Romania voted in favor of a European project to improve flight safety

After more than seven years of work on the issue, the European Committee on Standardization (CEN) has published a technical report including recommendations on how to prevent exposure to toxic fumes through improvements in the design, maintenance, and operation of aircraft.

FPU Romania together with other EU organizations and relevant bodies has been preoccupied with and involved in drafting a document that defines requirements and recommendations dealing with the quality of the air supplied to the cabin and flight deck of commercial aircraft. Exposure to contaminated bleed air (air supply from the engines or the auxiliary power unit “APU”) should not be regarded as a nuisance but as a serious risk to flight safety.

In June, FPU Romania, a member of ASRO – Romanian Standards Association, has been invited to the National Institute for Aerospace Research and Development “Elie Carafoli” in Bucharest, to present updates on the CEN cabin air quality project, addressing the concerns of our members, pilots, and flight attendants.

“We are pleased that Romania has been among the European member states endorsing this important project that will help improve aviation safety standards.”, said Mircea Constantin, FPU Romania’s Head of Representation.

The key to minimizing the impact of “fume events” when the air ventilation supply on commercial aircraft gets contaminated with noticeable amounts of heated engine oil and hydraulic fluid fumes is for the airline industry and the EU Aviation Safety Agency (EASA) to implement these new measures and cabin air safety standards.

The project calls for the implementation of training programs to enable airline workers to recognize, respond, and react to fume events onboard. Research shows that most contaminated air events go unreported leading to under-recognition of the scale of the problem, delayed maintenance action, and unnecessary risk to health and flight safety.

Read more Smells on a plane: Have you been exposed to toxic chemicals while flying?

We have recently been prompted by our members regarding a series of recurring fume events and a lack of adequate actions taken by the respective airline despite multiple written reports. In fact, some crew members complained of being pressured by the airline to fly on affected aircraft after reported fume events. In some unfortunate cases, the toxic fumes lead to crew incapacitation which is considered a serious flight safety event.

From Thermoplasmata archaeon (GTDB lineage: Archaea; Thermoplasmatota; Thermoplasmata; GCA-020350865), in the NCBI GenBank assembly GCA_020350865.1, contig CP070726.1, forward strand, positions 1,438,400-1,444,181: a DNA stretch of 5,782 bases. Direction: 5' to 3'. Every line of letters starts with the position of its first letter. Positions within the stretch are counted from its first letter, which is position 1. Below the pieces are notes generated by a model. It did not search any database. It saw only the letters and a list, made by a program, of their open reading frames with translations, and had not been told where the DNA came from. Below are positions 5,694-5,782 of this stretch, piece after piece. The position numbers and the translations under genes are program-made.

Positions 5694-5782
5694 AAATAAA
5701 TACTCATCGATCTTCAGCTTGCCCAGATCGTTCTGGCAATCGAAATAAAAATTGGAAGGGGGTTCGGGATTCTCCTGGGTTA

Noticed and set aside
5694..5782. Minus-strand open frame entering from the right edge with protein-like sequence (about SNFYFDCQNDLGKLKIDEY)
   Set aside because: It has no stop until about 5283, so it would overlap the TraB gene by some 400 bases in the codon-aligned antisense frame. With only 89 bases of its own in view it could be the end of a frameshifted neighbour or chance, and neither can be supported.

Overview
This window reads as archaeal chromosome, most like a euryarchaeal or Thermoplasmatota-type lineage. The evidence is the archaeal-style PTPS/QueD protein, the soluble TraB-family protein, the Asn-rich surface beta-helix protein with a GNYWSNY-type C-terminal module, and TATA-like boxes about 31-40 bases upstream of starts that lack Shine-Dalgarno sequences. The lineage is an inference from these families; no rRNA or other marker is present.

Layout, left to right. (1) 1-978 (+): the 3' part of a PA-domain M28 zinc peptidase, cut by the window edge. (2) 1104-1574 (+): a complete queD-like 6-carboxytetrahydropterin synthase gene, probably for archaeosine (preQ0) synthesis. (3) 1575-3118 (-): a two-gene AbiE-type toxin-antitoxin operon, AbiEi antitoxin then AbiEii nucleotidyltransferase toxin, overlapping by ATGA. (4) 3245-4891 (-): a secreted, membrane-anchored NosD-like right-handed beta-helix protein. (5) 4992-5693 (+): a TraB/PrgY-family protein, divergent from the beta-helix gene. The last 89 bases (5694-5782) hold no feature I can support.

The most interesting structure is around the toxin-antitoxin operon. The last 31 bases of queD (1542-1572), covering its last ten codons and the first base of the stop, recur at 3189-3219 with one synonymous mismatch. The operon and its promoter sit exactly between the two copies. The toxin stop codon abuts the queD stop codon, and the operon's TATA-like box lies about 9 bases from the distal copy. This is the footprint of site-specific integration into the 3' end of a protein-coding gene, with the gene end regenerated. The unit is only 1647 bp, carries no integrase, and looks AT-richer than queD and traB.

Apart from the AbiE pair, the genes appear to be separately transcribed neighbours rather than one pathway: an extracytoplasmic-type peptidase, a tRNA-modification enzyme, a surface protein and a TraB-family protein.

What can crew members do in such cases?

✔️ Report it via the EU mandatory occurrences portal.

✔️ Report it via the newly created GCAQE GCARS reporting system

✔️ Report it to your CAA/airline. Here for a Romanian-based crew.

✔️ Ensure that affected crew members report the event via the above links. Seek medical help as toxic fumes can have significant implications.

However, the technical report also emphasizes the need to install a suitable chemical sensor and filtration device that could notify maintenance workers and pilots of the type and location of contamination in the air supply systems. Commercial aircraft have no form of contaminated air detection system fitted and the bleed air is not filtered. Although accident investigation branches across the EU have repeatedly recognized the flight safety implications of fume events, the EU Aviation Safety Agency has not issued regulations on cabin air quality.

According to the joint press release following the publication of the report, the European Trade Union Confederation, the European Transport Workers’ Federation, the Global Cabin Air Quality Executive, and the European Cabin Crew Association call for the immediate implementation of the first European recommendations on cabin air quality on civil aircraft. National Standardization Bodies, including ASRO in Romania, approved the report’s publication by an average of 76% over the four ballots, which ended on September 29, 2022.

European Transport Federation Head of Aviation Eoin Coates said:

“This report finally gives EASA, manufacturers, MRO companies, and airlines a road map of design and maintenance measures to protect airline workers and passengers from breathing toxic oil fumes onboard.”

Yet, other groups have already recognized the need for these types of fume protection on aircraft. For example, in March 2022, the US Congress introduced the “Cabin Air Safety Act of 2022” which includes language to ensure that crews are educated on oil fumes, plus the use of sensor equipment and investigations into fume events.

“It is a major step forward and a really positive initiative for the whole industry to improve flight safety and protect the crew and public health,” said Captain Tristan Loraine, Global Cabin Air Quality Executive Spokesperson.


Share this article

Close this search box.